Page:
Thank you for using the timer - this advanced tool can estimate your performance and suggest more practice questions. We have subscribed you to Daily Prep Questions via email.

Customized for You

we will pick new questions that match your level based on your Timer History

Track Your Progress

every week, we’ll send you an estimated GMAT score based on your performance

Practice Pays

we will pick new questions that match your level based on your Timer History

Not interested in getting valuable practice questions and articles delivered to your email? No problem, unsubscribe here.

It appears that you are browsing the GMAT Club forum unregistered!

Signing up is free, quick, and confidential.
Join other 500,000 members and get the full benefits of GMAT Club

Registration gives you:

Tests

Take 11 tests and quizzes from GMAT Club and leading GMAT prep companies such as Manhattan GMAT,
Knewton, and others. All are free for GMAT Club members.

Applicant Stats

View detailed applicant stats such as GPA, GMAT score, work experience, location, application
status, and more

Books/Downloads

Download thousands of study notes,
question collections, GMAT Club’s
Grammar and Math books.
All are free!

Thank you for using the timer!
We noticed you are actually not timing your practice. Click the START button first next time you use the timer.
There are many benefits to timing your practice, including:

Profit down 20%, costs up 10%, so % change in revenues =? [#permalink]
02 Apr 2011, 05:09

1

This post received KUDOS

1

This post was BOOKMARKED

If profits are down 20%, and costs are up 10%, how do we know sales must be down 10%?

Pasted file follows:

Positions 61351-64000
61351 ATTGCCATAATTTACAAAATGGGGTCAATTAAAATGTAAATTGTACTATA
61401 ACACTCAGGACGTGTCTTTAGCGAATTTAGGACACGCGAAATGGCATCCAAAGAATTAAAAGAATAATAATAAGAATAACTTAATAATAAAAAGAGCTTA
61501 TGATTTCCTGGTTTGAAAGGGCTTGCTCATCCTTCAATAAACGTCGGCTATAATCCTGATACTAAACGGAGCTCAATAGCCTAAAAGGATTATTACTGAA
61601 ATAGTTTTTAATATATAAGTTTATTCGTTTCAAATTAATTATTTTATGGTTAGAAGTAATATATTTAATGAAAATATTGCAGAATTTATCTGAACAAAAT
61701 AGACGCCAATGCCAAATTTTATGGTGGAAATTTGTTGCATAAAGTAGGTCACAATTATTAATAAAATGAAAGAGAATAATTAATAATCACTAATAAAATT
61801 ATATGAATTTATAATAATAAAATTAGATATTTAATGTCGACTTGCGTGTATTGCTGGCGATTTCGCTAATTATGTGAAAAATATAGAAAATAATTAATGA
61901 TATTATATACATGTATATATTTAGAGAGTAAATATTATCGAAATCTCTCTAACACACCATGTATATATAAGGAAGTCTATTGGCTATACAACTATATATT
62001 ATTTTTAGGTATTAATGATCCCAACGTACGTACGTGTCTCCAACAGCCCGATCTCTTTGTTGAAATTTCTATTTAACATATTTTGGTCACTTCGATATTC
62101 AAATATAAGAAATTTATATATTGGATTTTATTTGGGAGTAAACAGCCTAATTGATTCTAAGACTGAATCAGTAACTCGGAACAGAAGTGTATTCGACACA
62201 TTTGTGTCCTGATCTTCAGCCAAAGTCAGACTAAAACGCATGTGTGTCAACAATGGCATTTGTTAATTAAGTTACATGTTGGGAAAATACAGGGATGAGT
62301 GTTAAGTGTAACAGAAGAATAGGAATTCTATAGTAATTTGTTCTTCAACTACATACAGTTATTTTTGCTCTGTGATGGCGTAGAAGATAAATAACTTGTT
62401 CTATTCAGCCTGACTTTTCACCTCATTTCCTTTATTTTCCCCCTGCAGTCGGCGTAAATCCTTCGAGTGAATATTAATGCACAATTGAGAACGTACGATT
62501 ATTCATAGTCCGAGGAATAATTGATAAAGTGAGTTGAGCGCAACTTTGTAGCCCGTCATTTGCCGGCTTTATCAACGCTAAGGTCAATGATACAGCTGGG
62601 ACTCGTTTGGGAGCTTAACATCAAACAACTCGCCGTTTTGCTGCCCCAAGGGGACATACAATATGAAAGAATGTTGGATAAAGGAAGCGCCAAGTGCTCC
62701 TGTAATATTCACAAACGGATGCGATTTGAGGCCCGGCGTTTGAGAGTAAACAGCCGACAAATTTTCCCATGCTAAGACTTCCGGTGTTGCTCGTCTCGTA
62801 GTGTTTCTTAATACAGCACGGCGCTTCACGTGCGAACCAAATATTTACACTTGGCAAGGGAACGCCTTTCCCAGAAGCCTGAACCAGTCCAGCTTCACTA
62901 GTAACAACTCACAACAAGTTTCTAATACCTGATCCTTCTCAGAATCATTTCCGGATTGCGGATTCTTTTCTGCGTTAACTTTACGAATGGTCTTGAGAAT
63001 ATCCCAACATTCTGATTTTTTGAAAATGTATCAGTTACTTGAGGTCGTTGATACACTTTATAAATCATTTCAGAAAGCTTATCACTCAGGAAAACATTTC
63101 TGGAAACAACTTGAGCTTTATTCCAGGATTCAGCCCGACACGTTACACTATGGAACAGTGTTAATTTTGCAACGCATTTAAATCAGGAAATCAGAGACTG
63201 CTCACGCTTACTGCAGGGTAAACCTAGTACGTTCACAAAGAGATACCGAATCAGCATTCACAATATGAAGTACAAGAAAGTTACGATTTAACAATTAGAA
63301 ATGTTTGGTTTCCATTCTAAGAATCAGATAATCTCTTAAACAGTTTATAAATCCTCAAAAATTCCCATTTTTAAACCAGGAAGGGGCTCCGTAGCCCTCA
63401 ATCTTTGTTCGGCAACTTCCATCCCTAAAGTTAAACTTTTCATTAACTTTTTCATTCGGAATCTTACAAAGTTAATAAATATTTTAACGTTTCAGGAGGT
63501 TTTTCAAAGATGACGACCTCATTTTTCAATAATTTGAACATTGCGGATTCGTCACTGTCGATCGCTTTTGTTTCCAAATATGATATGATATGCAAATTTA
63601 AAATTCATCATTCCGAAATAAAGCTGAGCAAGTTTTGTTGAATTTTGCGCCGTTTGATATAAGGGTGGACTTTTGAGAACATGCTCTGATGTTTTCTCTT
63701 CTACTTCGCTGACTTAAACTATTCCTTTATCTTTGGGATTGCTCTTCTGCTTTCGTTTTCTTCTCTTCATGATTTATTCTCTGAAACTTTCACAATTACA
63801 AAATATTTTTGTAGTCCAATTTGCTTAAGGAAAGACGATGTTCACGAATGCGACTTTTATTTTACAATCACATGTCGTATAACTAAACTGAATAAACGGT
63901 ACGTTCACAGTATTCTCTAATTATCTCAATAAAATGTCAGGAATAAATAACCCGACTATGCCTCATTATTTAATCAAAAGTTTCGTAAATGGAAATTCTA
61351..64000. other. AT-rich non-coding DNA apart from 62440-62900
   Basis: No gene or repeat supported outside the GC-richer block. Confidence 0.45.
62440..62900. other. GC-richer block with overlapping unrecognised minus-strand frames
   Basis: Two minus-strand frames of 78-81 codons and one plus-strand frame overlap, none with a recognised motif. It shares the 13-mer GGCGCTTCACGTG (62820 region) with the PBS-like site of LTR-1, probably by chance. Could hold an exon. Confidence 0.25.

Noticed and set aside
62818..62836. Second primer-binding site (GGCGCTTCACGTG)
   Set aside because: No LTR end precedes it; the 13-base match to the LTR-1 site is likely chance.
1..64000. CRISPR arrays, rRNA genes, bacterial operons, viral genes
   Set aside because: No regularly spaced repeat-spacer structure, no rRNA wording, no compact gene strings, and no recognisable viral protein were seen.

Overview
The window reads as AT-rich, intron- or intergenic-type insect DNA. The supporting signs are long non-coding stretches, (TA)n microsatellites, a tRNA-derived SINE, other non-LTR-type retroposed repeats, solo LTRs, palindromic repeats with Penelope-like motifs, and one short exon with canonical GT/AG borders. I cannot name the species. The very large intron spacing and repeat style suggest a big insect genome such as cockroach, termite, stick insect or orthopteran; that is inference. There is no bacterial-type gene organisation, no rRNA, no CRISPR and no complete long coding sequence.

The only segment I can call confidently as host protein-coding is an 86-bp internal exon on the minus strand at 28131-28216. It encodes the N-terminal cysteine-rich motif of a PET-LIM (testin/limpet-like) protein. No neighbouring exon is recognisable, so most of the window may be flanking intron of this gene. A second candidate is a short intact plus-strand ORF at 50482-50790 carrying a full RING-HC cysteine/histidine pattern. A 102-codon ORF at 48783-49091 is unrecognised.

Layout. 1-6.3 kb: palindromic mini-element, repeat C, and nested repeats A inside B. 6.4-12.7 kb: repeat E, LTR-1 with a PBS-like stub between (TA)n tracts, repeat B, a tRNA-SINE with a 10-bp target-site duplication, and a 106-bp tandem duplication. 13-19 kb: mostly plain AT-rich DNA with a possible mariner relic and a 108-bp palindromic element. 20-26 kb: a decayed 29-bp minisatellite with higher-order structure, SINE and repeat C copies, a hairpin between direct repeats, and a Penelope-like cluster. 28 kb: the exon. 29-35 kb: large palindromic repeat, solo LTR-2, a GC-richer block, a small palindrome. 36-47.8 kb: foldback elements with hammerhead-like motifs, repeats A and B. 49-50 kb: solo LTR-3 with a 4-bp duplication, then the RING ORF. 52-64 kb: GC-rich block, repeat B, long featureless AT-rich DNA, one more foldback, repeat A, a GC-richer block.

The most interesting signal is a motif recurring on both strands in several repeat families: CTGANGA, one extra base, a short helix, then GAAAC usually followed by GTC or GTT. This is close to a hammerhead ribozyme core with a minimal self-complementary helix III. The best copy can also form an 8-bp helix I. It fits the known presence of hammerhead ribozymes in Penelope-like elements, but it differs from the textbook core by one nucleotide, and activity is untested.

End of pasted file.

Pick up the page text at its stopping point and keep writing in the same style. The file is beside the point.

This is just one part of a larger case interview question but I just can't figure it out. I'd think the ratio of new revenues to new costs should factor into the calculation but I've run into this in a mock interview and a case that I read online, and both times they assumed this was a very simple calculation that was independent of the actual costs and revenues. Can anyone explain why?

Re: Profit down 20%, costs up 10%, so % change in revenues =? [#permalink]
03 Apr 2011, 22:31

I don't think you can come to the conclusion that sales MUST be down 10%... there is a piece of information missing here. I'm thinking the margin, and maybe the equation they are working with... I am assuming you are working with the very basic equation of: Profits = Sales - Cost

Lets try thinking this out loud:

profits = sales - cost

lets say profits last period were 100. Sales 200, Cost 100.

profits down 20% = profits 80 in current period. Costs up 10% = costs 110 in current period. X = Sales

Re: Profit down 20%, costs up 10%, so % change in revenues =? [#permalink]
04 Apr 2011, 10:08

Taking a preschool approach, its sounds like someone is saying 20% of profits have disappeared, we know that 10% of it is attributable to higher costs, therefore the other 10% must be attributable to lower sales since that's the remaining variable in play.

But if it's phrased as posted, then you guys are correct that there is missing information. As posted, the mathematics do not produce a constant.